Snoopy The Pup
January 5, 2021
The days that followed Ray’s death were dark and sad. Faced with the question how do I go on, and choosing to live and not die a slow death, I welcomed the arrival of Snoopy, who was eight weeks old. Unknown to me, a puppy is like a new child — the food, crate, clothes, toys, training, vet appointments, and so on. He arrived in cargo at the Toronto airport — roaring and barking like a 40 lb rottweiler! Snoopy is a Coton de Tulear — a breed which originated in Madagascar in the city of Tulear. As the story goes, Cotons (French – Cotton in English) were bred for royalty…. aren’t all dogs, though?
Now in ‘the year of our discontent,’ the trauma of COVID-19 and the pain of it all, Snoopy has again provided great joy, healing and comfort, mentally, emotionally and physically. We take long walks, discover and explore new places and meet new people. He gives big cuddles, and unconditional and knowing love. With his ‘ackee seed’ eyes, and black button nose, Snoopy is hypoallergenic, spirited, charismatic, highly intelligent, playful — a people magnet all round.
My sister Suzette, the real dog whisperer in our family, says dogs take on the personality of their owners. Snoopy is hyped, sociable and extremely spoilt — oh, well! At 17 lbs his huge bark belies his size, and he is a great watchdog, as his breed is closely linked to the Bichon Tenerife Terrier. In 1974, Madagascar released a stamp with the image of the Coton, affirming their status as the nation’s “royal dog”.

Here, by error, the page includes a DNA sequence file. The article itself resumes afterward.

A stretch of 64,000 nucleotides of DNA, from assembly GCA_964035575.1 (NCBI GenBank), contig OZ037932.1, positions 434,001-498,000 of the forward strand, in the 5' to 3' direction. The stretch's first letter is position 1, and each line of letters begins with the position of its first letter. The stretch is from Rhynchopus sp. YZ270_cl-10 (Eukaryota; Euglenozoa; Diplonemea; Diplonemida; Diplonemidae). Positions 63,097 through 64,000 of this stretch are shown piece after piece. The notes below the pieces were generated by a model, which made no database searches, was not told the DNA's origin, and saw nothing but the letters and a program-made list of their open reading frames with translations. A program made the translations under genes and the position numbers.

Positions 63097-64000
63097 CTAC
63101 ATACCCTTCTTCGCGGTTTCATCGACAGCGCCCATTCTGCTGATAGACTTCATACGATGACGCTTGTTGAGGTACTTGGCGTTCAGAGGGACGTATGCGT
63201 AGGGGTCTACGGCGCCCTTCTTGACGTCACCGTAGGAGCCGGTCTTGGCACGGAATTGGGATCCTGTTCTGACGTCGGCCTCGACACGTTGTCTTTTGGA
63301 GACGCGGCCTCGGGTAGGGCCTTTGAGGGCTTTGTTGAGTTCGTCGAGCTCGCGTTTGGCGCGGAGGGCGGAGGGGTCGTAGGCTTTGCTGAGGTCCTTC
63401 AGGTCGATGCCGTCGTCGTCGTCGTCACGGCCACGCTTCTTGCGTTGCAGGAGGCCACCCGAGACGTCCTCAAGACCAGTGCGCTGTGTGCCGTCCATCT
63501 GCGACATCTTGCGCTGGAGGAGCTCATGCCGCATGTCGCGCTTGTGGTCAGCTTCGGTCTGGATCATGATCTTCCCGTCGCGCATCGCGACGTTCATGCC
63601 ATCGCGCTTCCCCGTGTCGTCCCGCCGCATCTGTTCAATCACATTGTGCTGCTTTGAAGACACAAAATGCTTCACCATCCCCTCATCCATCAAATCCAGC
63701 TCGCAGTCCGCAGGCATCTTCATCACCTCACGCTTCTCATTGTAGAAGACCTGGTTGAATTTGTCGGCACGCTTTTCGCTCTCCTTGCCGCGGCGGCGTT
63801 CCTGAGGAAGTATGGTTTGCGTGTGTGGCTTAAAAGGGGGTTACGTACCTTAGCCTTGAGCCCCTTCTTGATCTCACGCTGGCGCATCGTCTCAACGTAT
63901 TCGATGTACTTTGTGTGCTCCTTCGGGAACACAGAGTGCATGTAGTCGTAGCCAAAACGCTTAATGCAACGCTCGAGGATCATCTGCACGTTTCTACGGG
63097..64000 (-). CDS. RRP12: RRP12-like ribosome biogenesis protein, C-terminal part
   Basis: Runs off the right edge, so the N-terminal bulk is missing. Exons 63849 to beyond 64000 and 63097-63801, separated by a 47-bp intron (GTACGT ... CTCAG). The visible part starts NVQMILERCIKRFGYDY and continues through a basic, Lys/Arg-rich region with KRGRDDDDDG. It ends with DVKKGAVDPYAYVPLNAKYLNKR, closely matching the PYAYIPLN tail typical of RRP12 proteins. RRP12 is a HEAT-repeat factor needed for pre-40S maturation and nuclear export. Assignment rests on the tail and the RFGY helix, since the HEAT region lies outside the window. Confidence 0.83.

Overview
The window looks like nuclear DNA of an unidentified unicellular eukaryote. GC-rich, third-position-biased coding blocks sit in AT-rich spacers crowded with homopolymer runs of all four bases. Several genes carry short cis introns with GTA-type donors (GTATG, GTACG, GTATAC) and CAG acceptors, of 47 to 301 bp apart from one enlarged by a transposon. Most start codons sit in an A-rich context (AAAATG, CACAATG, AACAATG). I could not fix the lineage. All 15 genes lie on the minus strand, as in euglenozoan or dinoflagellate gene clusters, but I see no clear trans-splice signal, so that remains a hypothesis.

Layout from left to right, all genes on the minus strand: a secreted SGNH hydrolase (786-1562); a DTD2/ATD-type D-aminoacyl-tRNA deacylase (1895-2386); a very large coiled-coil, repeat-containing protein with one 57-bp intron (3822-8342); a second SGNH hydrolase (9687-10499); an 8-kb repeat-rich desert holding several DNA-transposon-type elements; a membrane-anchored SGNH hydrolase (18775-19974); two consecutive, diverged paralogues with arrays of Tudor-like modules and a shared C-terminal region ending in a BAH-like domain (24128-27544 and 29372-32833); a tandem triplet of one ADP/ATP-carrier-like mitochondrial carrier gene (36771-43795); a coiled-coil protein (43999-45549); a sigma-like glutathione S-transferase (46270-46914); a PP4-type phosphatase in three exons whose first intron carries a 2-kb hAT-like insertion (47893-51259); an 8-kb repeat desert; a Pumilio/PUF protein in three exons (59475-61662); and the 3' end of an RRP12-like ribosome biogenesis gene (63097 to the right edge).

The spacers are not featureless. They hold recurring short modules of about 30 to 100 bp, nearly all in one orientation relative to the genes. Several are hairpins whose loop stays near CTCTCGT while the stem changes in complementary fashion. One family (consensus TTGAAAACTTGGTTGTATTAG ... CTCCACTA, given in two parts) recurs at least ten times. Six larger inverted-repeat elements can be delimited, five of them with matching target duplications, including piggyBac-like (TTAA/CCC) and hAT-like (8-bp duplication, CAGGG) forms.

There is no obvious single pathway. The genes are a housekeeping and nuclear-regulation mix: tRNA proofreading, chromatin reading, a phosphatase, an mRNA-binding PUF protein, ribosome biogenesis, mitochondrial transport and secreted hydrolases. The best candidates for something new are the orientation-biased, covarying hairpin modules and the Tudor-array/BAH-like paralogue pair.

Undoubtedly, Snoopy continues to help heal me and save my life.
In the best of times dogs are man’s (people’s) best friend. According to the Mayo clinic, “Animal-assisted therapy is a growing field that uses dogs or other animals to help people recover from or better cope with health problems, such as heart disease, cancer and mental health disorders, and can significantly reduce pain, anxiety, depression and fatigue.”